F: Waxy bourbon vanillas soften the green sour pine notes for a savoury=sweet conclusion. Heathery vanillas conclude after ‘Mini Milks’ make a firm appearance.
C: Those with a sweet tooth may struggle with this and those looking for complexity may want to go elsewhere. For me, this Bruks is a near faultless batch and a very fine example of a superbly crafted and well priced NAS malt in todays hyped market. This could be a great whisky introduction for gin lovers btw - tried and tested. Best Mackmyra to date and the most ‘whisky like’. Earlier batches tasted positively Schnapps like.
Scores an A-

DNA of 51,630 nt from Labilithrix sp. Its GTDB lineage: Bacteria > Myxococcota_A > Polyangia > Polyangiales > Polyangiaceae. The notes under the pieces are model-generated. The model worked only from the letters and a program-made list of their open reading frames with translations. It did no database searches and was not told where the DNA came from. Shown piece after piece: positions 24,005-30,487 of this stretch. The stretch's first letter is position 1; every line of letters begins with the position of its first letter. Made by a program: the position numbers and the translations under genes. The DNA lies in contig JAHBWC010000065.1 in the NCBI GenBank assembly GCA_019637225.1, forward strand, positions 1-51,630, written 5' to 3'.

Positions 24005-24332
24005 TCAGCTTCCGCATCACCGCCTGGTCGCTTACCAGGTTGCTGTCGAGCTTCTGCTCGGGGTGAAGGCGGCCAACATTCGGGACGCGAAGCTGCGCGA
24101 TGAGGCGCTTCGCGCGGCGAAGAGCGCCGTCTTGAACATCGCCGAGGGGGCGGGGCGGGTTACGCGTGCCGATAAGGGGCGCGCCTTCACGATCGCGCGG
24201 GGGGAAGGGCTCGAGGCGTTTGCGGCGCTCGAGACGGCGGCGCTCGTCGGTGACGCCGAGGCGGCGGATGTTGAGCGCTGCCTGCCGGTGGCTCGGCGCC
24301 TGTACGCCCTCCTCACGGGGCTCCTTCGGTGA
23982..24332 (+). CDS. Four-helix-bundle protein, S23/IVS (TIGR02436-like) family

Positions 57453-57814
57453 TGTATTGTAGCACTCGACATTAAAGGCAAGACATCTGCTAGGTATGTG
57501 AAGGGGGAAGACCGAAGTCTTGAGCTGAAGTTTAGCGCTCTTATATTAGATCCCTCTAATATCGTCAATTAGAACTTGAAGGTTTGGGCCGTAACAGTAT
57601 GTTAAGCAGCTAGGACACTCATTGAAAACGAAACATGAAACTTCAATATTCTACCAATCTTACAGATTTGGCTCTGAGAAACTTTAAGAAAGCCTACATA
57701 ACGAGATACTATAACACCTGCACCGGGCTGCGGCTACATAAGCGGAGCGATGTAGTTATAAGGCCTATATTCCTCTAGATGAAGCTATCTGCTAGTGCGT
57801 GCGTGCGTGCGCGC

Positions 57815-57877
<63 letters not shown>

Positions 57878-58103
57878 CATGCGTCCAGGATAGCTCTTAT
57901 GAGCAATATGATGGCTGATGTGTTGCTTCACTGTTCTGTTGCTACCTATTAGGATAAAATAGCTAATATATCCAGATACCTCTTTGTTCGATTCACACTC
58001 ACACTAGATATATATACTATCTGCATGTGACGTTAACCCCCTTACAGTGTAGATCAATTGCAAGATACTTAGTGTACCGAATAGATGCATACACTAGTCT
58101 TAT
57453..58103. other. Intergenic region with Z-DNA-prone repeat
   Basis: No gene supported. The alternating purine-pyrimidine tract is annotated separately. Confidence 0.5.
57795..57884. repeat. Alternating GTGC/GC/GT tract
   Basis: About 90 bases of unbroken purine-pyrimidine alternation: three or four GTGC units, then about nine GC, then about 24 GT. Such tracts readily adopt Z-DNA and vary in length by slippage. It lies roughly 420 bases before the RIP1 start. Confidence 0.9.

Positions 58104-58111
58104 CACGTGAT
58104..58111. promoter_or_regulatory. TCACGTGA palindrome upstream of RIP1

N: it's been a few years since I tried this, mainly after a few disappointing batches in 2015. It's also a few years since I bought this particular bottle, a batch from 2013, so a batch in the golden spot where demand (awareness) was low and quality was crucial. Not as fruity as I remember but with a little more caramel and set honey instead. It comes in mainly with a dry mash (rather Irish), (sour) citrus [lemons and limes] and soft, sweet, acetone-candy if there was ever such a thing. The first batch I had [which I found it be excellent enough to buy two more bottles], was oozing with pineapples and had plenty of pine needles. This is more on dried grasses, and those pineapple and banana pear notes have been replaced by papaya and ripe peach as well as light floral - dried flowers. Pleasant indeed. 2 months later, the above remains true with more of a [bourbon cask] fudgy-malty sweetness to the candy=citrus, paper-mache, ozone=forest presentation. It's good I tells ya ya!